For the Sunday Banker.
Mt Dearest Estkllh —You who are
left behind to weep alone in the seclusion
oi your chamber, can have do idea of the
health of delight I am revelling in, altho’
i cannot quite clear my conscience of self
ishness, when I remember your determin
ed Sacrifice when only one of us could go.
It seems hard that there are two girls to
one money in our family, bnt never mind,
Cberie.your turn shall come. I am deter
mined to get Off mamma’s hands this sum
mer, if the Fates and Graces combined
can aid me.
Harry, my brown-eyrd darling, came
borne yesterday, and was too lovely for
anything until alter dinner. I think the
filth course disagreed with him for he was
decidedly moody on the piazza afterward.
Lieutenant Camp dined with os, and
rou know how bright be is. I had to
laugh at bis fanny sayings; but Harry
didn’t seem to see any points at all. To
tell the troth there weren’t any points, but
what would yon I One must be amused in
ibis hot weather, and who wants heavy
conversation at a fashionable summer re
sort f Not I! After dinner I eft Master
Harry for a ride on the beach with Mr. D<?
V< an, and O, how heavenly was tbe moon
light! I wore tbe blue habit this time—
think it fits me better.
Something awful has happened. I never
would have believed it of him. O, the
terfidy of tbe masculine race in tot<> 1
iVhile I was writing this morning, the bus
drove up, and from tbe upper piazza I saw
tbe most beantifnl girl alight straight int
Harry’s arms. My Harry!
I just leaned back in my ebair perfectly
faint and said, “Well, I never 1” .
But worse was to come. He escorted'
that girl upstairs, and as I looked through
the door into tbe corridor, I saw biin kis-
her. As soon as I felt stroog enough, I
came to my room where I have b> en ly ng
face downward on th.-floor. Life is over
for me. I feel as if tbe bottom had drop
ped out of existence.
O Harry, i so true until I drove you away.
So patient with my many whim*,—so gen
tle and forgiving always! I have worn oat
your every virtue, and now I shall die.
I cannot go to bed, altho* it is very late,
until I write you the ending of this day.
O, wofut day 1 0, glorious day!
My heart was broken this, morning at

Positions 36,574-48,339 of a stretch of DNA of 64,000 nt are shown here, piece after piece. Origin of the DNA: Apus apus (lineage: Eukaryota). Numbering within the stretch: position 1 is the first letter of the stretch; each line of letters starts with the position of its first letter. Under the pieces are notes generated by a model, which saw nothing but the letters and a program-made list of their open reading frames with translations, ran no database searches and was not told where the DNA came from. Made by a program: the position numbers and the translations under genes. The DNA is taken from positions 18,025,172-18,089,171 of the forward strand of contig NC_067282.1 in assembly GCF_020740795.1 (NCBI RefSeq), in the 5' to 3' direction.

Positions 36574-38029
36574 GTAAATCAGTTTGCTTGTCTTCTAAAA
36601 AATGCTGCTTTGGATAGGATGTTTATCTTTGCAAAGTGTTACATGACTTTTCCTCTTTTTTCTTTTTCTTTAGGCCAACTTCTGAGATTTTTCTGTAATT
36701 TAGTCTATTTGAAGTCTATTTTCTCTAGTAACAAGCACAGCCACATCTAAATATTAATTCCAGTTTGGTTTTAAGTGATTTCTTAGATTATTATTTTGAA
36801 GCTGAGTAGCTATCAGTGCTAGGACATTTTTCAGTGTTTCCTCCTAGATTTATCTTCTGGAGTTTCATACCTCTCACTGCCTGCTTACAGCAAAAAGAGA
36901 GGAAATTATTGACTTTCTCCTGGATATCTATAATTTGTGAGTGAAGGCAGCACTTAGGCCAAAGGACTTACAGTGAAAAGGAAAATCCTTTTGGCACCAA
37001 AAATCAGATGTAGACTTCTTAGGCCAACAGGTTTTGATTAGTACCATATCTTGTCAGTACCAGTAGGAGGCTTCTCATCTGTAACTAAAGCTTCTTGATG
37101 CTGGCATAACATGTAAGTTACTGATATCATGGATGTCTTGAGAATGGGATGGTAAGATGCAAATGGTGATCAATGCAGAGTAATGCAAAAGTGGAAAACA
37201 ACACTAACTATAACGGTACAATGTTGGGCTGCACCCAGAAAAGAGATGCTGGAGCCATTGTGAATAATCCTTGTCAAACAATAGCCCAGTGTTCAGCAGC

the tbo’t of Harry’s perfidy; but my eyes
were opened to bis worth. I saw at tail
what be was to me, aud bow tant.Izi ny
and nnwortby I bad always been.- Out of
my sorrow was born tbe first womanly
feeling Perhaps that I have ever bar}.
I could not lose Harry, and altho’ I re
belled atgftg tine; 1 brought myself to a
final resolution to bebave myself and ac
like a reasonable girl if it were possib e,
confessing my Various pet sins and ioiqui-
tii s, and leiving tbe result to him. It he
had Ceased to love me it was ho more than
I deserved, bnt Die. thought of .that black
eyod gitl was death.
Steile, yon bad better belii vu I .dressed
for dinner! Do you remember thatert'a-
lion of mull and laccr that everyone pro
nounced tbe loveliest thing I bad ? Well,
that was tbe means used to a desired end.
Tbe low loose knot of golden h .ir was
pierced, by the diamond pin, ooe of our
few precious heirlooms; and the diamond
stir held tbe lace clow to. my thrust. My
anpa were bare to my shoulders, shielded
by a fall of lace, and you know our feet are
always p rfeetiy dressed. Mamma insists
upon that I was very pile when we en
tered tbe dining room, bnt when Harry
arose to meet us and introduced that gin
as bis niece, the color flew to my che» ks
and the light to my eyes. She is the love
liest girl I, ever, aw, fresh •from Paris,
where she graduated. Well! bow my
hopes rose 1 I became almost my old gay
self,only there was tbe memory that will
alwi ys finger with me of the agony of the
When H >117 looked at me with mo -dy
eyes and ask* d whom I should ride with
after dinner; I said, “Why yon,of coarse.”
His eyes flatbed warmly, and I was so
happy as to be qnite subdued.
1 shall always believe that I came near
losing him through frivolous conduct.
Girls should be be so careful about that.
He walked upstairs with me, and as it was
growing aark in tbe corridor and nobody
there hut us, he stopped me to say: